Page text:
Adventures in the Coche Market | Chronicles of Caracas III

When people are overwhelmed by countless stimuli and emotions, they react in different ways. Some act by reacting equitably to actions that overwhelm them, others flee chaos. What I did was shut up and observe; concentrated, in detail; half a brain pending any possible threat to my life to my belongings, and the other half a brain contemplated the patterns that underlie the depths of chaos.

I fervently believe that in the street we can find the social reality of the majority, in their gestures, in their walking, in their gaze we can notice their most intimate problems. The lack of meat in the fridge, the promised pork that never arrived, the nephew killed “by a settlement of bills”. All the daily stress and frustration is condensed and expelled in every look, in every step, in every cry of every merchant. That is what I observed, the heartbreaking cries of the youngest, eager to make their offers of potato and bedding heard above their sales colleagues, saturating the air and making them see through howling the struggle for survival. That fight of theirs, which is the same as mine.

All this chaos fascinated me, and broken the initial enchantment resulting from the saturation of my senses, I proceeded to concentrate on my objective that morning: to buy food. It wasn’t really difficult at all and I won’t waste much valuable time narrating the fact, apart from the enormous tiredness of searching through price swells and the enormous weight that was adding up behind my back, everything ran relatively normally.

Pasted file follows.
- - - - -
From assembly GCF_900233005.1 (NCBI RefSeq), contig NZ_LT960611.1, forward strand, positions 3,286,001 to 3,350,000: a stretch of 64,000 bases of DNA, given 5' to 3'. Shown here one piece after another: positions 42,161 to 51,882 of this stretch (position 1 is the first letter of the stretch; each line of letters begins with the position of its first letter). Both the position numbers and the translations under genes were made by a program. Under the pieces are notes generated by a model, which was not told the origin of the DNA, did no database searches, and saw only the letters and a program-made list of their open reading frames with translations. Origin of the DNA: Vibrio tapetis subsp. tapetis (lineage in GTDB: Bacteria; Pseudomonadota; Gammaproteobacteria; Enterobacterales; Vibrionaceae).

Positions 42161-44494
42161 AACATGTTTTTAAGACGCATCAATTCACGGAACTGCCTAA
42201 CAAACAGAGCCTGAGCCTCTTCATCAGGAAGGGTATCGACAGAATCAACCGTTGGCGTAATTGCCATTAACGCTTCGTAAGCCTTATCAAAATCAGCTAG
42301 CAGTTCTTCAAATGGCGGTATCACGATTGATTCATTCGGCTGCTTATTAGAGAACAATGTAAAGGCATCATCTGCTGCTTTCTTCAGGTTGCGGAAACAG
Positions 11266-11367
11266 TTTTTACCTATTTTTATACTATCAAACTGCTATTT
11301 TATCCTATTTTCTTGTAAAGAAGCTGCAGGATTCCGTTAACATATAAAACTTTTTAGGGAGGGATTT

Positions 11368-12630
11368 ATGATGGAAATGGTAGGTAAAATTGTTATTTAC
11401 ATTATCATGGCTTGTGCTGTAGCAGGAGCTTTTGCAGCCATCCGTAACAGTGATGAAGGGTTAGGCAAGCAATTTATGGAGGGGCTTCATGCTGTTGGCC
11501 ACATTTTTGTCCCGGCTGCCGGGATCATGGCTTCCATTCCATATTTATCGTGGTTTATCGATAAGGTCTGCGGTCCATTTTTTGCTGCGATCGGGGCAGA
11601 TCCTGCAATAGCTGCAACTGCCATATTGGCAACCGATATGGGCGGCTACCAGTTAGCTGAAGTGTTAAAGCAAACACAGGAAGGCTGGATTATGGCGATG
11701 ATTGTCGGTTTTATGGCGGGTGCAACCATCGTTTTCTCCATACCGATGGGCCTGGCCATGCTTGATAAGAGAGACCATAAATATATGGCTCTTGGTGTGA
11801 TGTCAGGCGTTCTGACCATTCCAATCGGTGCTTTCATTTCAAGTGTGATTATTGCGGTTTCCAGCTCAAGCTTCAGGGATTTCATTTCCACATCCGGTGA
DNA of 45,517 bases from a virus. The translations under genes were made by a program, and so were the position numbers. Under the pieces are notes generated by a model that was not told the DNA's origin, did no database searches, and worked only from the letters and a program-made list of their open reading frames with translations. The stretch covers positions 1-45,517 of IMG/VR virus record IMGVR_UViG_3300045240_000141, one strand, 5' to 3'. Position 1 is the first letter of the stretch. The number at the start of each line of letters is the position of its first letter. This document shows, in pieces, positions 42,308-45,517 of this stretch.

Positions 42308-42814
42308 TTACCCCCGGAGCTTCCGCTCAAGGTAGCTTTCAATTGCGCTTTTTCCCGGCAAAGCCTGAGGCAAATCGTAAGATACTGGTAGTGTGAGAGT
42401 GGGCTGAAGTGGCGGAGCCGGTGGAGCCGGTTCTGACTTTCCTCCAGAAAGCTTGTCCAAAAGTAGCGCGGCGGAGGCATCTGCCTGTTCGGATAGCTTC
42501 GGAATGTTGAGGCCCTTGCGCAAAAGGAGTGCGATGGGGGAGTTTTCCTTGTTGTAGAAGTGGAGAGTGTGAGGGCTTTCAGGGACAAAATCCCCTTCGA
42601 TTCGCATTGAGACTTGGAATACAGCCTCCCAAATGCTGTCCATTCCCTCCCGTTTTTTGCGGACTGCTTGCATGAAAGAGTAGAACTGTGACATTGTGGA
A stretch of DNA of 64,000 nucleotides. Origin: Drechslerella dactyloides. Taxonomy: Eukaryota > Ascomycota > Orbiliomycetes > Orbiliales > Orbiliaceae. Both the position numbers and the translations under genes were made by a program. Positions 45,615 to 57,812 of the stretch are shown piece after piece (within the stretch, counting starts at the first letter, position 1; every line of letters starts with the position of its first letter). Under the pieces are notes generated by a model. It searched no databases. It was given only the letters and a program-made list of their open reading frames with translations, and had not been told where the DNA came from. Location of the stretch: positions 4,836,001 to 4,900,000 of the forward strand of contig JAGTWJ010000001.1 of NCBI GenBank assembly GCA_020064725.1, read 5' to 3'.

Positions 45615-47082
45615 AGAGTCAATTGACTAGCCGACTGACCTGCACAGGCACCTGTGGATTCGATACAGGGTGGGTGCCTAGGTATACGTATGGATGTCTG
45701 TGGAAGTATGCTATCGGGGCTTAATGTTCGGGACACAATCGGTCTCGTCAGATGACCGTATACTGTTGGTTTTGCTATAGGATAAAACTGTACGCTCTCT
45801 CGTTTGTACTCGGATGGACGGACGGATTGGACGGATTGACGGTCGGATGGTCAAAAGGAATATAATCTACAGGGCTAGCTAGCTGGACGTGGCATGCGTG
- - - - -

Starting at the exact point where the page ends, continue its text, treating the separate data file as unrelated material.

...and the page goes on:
When I arrived at the subway station, I waited about 2 hours before being able to board the first train, added to the time I was waiting to get to the market and the time lost in the journey, were 3 hours and a half lost to move from one side to the other. There was a delay in the metro, a breakdown in the track at the height of El Valle station, forced drivers to reduce their speed considerably making the waiting on the platforms was unbearable.

So insufferable that, while waiting to return home, I could observe four fights, three between women and one between men. I don’t know the details of the first 3, I suppose they had to do with pushing and raping someone else’s personal space. The last one, that of a couple of men, was a repeated story. A woman, victim of the theft of her cell phone without realizing it, complains of the lack of her material good, to which a chunky man responds by taking the darkest of the car that is within his reach.

So they took a young man out of the wagon, his humble flannel was torn to shreds and his cheeks shone with tears of frustration of being accused of a crime of which he had no knowledge; I would bet that it was not the first time that this terrible misunderstanding had happened to him. The little hero slapped the young man, hanged him, tore his clothes and handed him over to the National Guard to be requisitioned. When it was found that he did not have the cell phone, the man disappeared completely. The rest of the story is that man accused of looking with the guards for the one who tore his clothes and led him to live a very unpleasant time.

The outraged man, women peeling, a young mother beating an old lady “because she hit her little boy”, the old lady responding with more punches. The delayed subway, the screams…. and the potatoes and the pineapples and avocados at 3 by 500 BsS and the sun and the sweat and the time and the life. Life which is time.

Caracas Caracas, I sing to you, you shout at me. You teach me.

In January I return to the Mercado de Coche, the money finally covered me.

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Músico, flautista, arreglista y escritor. Since 1995. Caracas, Venezuela

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